7. Kang S, Zhang L, Hu X, Li Z, Jerie P (2001) An improved water use efficiency for hot pepper grown under controlled alternate drip irrigation on partial roots. Sci Hortic 89: 257-267. Link:
  8. Ismail SM, Ozawa K, Khondaker AN (2007) Effect of irrigation frequency and timing on tomato yield, soil water dynamics and water use efficiency under drip irrigation. Eleventh International Water Technology Conference, IWTC11 2007 Sharm El-Sheikh, Egypt 69-84. Link:
  9. Konopka B, Pages L, Doussan C (2008) Impact of soil compaction, heterogeneity and moisture on maize (Zea mays L.) root and shoot development. Plant, Soil Environ 54: 509–519. Link:
  10. Cominelli EM, Tonelli CG (2008) Integration of water stress response: Cell expansion and cuticledeposition in Arabidopsis thaliana. Plant Signal Behav 3: 556557. Link:
  11. Dunford NT, Vazquez RS (2005) Effect of water stress on plant growth and thymol and carvacrolconcentrations in Mexican oregano grown under controlled conditions. Journal of Applied Horticulture 7: 2022. Link:
  12. Akinyele OA, Oladimeji ST, Anjorin SE, Akinola OJ, Oke AM (2016) Effect of Irrigation Frequency on the growth of Selected Maize (Zea Mays) Varieties. International Journal of Innovative Science, Engineering and Technology 3. Link:
  13. Ashagre H, Hamza IA, Tesfaye B, Derebachew D, Ayana B, et al. (2014) Emergence and Seedling Growth of Corn (Zea mays L.) as Influenced by Irrigation Schedules on Vertisol. Int Res J Plant Sci 5: 17-22. Link:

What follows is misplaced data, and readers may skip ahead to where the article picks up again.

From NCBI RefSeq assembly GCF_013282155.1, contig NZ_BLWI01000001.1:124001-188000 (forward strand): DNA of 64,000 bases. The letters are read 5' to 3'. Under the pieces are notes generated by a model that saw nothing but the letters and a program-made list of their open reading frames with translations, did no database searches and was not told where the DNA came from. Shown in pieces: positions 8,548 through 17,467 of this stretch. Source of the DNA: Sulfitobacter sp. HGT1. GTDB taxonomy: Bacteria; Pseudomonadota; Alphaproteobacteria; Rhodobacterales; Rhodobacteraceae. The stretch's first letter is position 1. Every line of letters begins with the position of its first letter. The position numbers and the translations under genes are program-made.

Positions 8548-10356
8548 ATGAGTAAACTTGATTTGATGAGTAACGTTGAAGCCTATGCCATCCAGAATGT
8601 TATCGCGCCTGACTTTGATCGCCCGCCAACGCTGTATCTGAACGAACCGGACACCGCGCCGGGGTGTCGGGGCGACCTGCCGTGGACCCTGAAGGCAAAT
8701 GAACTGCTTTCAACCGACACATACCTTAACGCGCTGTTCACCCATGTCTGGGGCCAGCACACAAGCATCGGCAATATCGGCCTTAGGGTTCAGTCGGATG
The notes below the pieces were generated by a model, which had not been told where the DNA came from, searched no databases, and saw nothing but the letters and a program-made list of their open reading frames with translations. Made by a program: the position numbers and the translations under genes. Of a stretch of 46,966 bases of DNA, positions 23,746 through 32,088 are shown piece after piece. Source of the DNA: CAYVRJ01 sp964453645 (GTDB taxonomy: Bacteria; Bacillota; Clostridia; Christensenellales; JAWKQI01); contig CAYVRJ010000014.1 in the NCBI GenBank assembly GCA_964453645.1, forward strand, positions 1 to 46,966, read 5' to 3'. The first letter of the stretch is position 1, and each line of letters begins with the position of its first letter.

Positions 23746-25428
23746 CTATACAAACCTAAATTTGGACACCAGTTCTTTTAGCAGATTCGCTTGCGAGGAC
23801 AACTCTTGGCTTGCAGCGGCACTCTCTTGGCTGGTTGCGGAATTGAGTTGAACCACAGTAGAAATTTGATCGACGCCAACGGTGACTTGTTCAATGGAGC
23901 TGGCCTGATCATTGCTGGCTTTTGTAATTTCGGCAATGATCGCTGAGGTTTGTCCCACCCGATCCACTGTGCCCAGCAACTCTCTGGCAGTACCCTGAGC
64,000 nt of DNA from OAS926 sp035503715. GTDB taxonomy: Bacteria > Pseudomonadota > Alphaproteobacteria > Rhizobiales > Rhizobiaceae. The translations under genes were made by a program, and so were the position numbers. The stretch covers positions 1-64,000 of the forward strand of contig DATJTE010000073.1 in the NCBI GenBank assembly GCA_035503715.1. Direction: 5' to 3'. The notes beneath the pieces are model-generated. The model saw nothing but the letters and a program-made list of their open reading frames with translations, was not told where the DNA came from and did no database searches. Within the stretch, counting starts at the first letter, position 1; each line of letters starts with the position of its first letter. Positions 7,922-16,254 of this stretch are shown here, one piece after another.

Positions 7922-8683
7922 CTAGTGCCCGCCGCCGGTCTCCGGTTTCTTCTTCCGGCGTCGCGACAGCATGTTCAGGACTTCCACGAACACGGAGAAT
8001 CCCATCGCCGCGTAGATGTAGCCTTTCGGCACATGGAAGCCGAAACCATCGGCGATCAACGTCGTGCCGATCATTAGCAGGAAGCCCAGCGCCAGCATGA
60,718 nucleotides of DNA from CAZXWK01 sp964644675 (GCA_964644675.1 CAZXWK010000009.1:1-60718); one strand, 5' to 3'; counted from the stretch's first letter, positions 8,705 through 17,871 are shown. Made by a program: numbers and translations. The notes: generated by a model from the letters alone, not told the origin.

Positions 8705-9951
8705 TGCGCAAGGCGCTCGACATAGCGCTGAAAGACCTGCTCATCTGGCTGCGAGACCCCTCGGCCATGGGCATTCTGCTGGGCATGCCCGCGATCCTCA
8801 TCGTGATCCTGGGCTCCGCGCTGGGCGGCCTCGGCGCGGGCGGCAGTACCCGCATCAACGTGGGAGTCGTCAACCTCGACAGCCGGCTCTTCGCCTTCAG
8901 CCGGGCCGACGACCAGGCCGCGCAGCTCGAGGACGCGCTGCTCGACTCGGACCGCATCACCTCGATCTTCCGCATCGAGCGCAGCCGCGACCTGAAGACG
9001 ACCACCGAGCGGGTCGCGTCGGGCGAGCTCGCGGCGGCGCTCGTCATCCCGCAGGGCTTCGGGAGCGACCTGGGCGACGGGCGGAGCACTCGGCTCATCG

14. Coe EH, Nueffer MG, Hoisington DA (1988) The genetics of maize. In G.F Sprague and J.W. Dudley, Eds. Corn and corn improvement. Agronomy Monographs. American Society of Agronomy: Madison, Wisconsin 81-236.
  15. Badawi D, Moursy MA (2007) Nitrogen and Phosphorus Requirement for Maize (Zea Mays) Growth in a Newly Reclaimed Sandy soil. Journal of Agricultural science.
  16. Kumar D, Jhariya AN (2013) Nutritional, Medicinal and Economical importance of Corn: A Mini Review. Res. J. Pharmaceutical Sci 2: 7-8. Link:
  17. Hitchcock AS, Chase A (1971) Manual of the grasses of the United States. Dover Publications: N.Y 2: 790-796.
  18. International Food Biotechnology Council (IFBC) (1990) Biotechnologies and food: assuring the safety of foods produced by genetic modification. Regulatory Toxicology and Pharmacology 12: S1-S196.
  19. Morton WH (1977) Geological notes for the field excursion. In: Reports of the Second Meeting of the Eastern Africa Sub-Committee for soil Correlation and Land Evaluation, Addis Ababa, Ethiopia, 25-30 October 1976. Soil Resource Reports No. 47. FAO (Food and Agricultural Organization), Rome 96-100.
  20. Sprague GF, Eberhart SA (1977) Maize Breeding. In Corn and Corn Improvement. Agronomy Monographs No. 18. American Society of Agronomy, Madison, Wisconsin 312-313.
  21. Walton WR, Luginbil P (1916) The Fall Army Worm, Or "Grass Worm," And Its Control, Entomological Asaistanls, Cereal and Forage Insect Investigations. United States Department of Agriculture, Farmers' Bulletin 752. Link:
  22. Wych RD (1988) Production of hybrid seed corn. In G.F Sprague and J.W. Dudley, Eds. Maize and Maize Improvement. Agronomy Monographs No.18; 565-605. American Society of Agronomy: Madison, Wisconsin. Link:
© 2021 Hailu G, et al. This is an open-access article distributed under the terms of the Creative Commons Attribution License, which permits unrestricted use, distribution, and reproduction in any medium, provided the original author and source are credited.

Help ?